Alaya Dawn Johnson’s The Summer Prince Blends Human Sacrifice, Samba

Photo: Alden Ford

courtesy Geek’s Guide to the Galaxy

One of the most distinctive YA novels of the season is Alaya Dawn Johnson’s The Summer Prince. The overstuffed Wikipedia description — “set on a post-apocalyptic cyberpunk Brazilian arcology ruled by a nanotech-empowered matriarchy” — is suggestive of the novel’s wide-ranging subject matter, which includes everything from algae-powered fuel cells to contemporary MPB music. But perhaps the most striking feature of this future world is its political system, in which a ruling class of ageless women ritually sacrifice their king every five years. Such a society is presented in a surprisingly positive light.

“I wanted to have a matriarchy that wasn’t also a horrible place to live,” says Alaya Dawn Johnson in this week’s episode of the Geek’s Guide to the Galaxy podcast. “The book is about [the protagonist] June discovering the ugly underbelly of her supposedly perfect city, but despite all that I honestly think that Palmares Tres is probably a better place to live than modern America.”

Like many popular young adult novels, The Summer Prince features a love triangle, but Twilight this isn’t. In this story the young female protagonist June and her male best friend Gil both fall for the same young man, the doomed summer king Enki, who intends to spend the rest of his short life pursuing as many sexual conquests as possible.

“Maybe I’m wrong,” says Johnson, “but I felt that a matriarchy would have much less interest than a patriarchy in enforcing social and gender norms in the same way.”

Listen to our complete interview with Alaya Dawn Johnson in Episode 87 of Geek’s Guide to the Galaxy (above), in which she warns against wearing sandals in the jungle, waxes poetic about Veronica Mars, and explains why a vampire story just isn’t the same without menstrual blood. Then stick around after the interview as guest geeks E.C. Myers and Emily Asher-Perrin join hosts John Joseph Adams and David Barr Kirtley to discuss the new movie Star Trek Into Darkness.

Alaya Dawn Johnson on boys reading YA:

“A lot of adult readers and writers and educators will really bemoan the lack of books for boys now. ‘Boys aren’t reading because all these women write YA, and their main characters are all girls, and so boys aren’t really as into that, and they just need books for them, and what about the boys, we’re losing the boys.’ This is a common refrain. And I felt intellectually that it was a silly refrain, because for heaven’s sake girls read books starring boys all the time, so why can’t boys read books starring girls? I don’t think it’s healthy for anyone to encourage these hypothetical male readers in thinking that it’s okay to just shun reading about half the population on Earth. But I realized when I was talking to these teen boys that actually a lot of them don’t have that assumption … It made me really excited to realize that a lot of times the stuff keeping young male readers from reading books might not be their own preferences, it might be this cultural weight on them by the adults, who have much stricter ideas about what they should be reading.”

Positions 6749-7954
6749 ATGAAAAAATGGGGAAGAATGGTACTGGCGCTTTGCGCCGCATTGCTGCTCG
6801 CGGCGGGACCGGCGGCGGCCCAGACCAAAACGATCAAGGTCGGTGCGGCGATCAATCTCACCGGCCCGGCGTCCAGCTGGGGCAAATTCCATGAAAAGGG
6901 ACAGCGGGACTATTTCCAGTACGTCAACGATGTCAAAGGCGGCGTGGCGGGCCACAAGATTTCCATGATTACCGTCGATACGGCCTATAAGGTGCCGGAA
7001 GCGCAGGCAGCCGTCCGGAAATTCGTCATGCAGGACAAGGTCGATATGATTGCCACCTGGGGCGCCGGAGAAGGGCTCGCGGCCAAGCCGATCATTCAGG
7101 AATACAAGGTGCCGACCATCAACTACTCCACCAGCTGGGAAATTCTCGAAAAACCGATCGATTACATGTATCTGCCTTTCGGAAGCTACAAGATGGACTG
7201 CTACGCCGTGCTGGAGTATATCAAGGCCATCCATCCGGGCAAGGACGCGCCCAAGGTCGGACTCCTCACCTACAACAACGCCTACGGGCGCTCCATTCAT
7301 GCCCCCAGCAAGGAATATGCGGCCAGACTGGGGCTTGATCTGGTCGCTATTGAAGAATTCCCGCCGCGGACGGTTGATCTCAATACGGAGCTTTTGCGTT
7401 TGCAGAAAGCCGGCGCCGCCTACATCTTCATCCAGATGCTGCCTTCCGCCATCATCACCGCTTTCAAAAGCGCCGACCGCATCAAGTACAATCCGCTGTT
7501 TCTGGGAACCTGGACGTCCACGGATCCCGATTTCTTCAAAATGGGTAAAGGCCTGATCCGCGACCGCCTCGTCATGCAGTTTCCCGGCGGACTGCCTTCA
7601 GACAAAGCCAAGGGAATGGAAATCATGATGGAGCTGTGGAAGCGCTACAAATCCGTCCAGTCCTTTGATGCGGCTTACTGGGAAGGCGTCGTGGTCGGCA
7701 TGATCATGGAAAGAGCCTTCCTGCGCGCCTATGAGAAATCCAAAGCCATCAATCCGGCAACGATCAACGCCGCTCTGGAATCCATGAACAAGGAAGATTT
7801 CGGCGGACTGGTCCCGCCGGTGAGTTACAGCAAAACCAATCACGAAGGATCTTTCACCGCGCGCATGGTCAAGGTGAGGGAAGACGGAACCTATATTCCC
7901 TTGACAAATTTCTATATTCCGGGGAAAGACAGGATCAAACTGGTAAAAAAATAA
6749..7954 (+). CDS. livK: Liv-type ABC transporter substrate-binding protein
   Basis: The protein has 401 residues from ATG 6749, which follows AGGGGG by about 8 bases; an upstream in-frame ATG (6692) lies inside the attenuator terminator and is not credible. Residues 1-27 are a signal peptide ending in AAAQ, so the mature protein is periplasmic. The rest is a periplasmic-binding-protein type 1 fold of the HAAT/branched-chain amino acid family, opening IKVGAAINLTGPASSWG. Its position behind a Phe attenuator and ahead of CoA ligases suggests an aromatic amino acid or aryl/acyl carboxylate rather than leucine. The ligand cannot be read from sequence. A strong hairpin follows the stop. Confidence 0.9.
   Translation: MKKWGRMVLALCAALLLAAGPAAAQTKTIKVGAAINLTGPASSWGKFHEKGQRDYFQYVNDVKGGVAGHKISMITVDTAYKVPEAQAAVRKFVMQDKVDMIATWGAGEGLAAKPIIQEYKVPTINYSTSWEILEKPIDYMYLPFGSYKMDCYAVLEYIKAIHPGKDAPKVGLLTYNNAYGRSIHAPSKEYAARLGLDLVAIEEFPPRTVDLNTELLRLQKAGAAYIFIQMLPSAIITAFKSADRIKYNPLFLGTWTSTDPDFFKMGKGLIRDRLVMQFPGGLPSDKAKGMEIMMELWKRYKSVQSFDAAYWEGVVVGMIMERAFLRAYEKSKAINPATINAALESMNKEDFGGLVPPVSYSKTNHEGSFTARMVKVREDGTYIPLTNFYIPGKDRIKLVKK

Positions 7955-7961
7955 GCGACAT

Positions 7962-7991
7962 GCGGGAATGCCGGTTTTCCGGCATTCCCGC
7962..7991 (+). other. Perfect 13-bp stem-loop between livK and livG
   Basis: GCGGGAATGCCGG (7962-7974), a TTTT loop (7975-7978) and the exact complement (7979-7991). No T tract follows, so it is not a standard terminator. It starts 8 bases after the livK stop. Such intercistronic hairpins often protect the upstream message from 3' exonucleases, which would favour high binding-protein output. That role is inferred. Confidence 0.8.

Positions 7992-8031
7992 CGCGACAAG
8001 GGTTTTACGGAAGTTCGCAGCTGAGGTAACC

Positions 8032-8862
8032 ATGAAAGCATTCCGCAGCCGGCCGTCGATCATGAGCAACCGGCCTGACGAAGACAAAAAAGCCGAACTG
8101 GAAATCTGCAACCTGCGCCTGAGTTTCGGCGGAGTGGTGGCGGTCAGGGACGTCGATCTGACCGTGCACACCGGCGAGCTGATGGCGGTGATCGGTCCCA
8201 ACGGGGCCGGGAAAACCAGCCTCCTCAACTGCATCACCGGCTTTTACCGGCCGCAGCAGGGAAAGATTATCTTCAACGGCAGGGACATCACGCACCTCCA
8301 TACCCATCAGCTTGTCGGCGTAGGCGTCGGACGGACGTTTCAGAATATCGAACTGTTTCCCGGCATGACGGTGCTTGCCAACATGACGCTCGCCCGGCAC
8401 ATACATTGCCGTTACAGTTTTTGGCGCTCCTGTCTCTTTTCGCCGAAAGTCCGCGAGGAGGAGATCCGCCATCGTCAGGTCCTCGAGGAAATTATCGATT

Alaya Dawn Johnson on the allure of summer kings:

“I was thinking about vampires, and specifically about what makes vampires a romantic trope, about what people like about not just vampires but supernaturally long-lived creatures in general, which is a thing that shows up in probably fifty to sixty percent of paranormal romances … And then for some reason I decided to reverse it. Could you create someone whose power was not in their longevity, but in the brief intense spark of their life? … And that leap is what made me start thinking about summer kings, which is not something that I invented. It’s a tradition that happens in lots of different societies around the world … Arguably it’s a trope that even has resonance in modern American society, if you look that the way that people will fetishize and almost worship people like James Dean.”

John Joseph Adams on the new Star Trek movies:

“What I disliked about these movies the most is that they are generic science fiction action movies with Star Trek characters, and that’s not why I watch Star Trek. There are plenty of other things I can watch that have that type of plot to it, and that type of sci-fi action, and that’s fine. But Star Trek to me — sure, there are moments of that — but to me it’s really about ‘exploring strange new worlds.’ And here they don’t do any exploring at all. It just doesn’t feel like Star Trek to me … One of the things that bugged me about the end of Into Darkness was when Spock was fighting on top of that ship … and then he leaps onto that other ship. That was a ridiculous action scene, and it felt like it came right out of Star Wars.”

Emily Asher-Perrin on Captain Kirk’s relationship with women:

“I’m actually a major Kirk apologist in this way, because I think that the secret thing no one actually knows is that Captain Kirk is a feminist and Spock is the one who’s sexist. Because if you look at the original series, the “Captain Kirk using women” trope only ever seems to happen when the ship is really in danger, where the point is ‘if I sleep with you, you’ll get distracted, or you’ll tell me something I need to know, and I need to save four hundred people.’ But the women he falls in love with on the series are always very powerful. A lot of times they’re smarter than him, and can sort of take him to task. He likes bright women, and is very respectful of the women he falls in love with, whereas Spock is always making these giant statements about females as a whole.”

Thank you. TiA.


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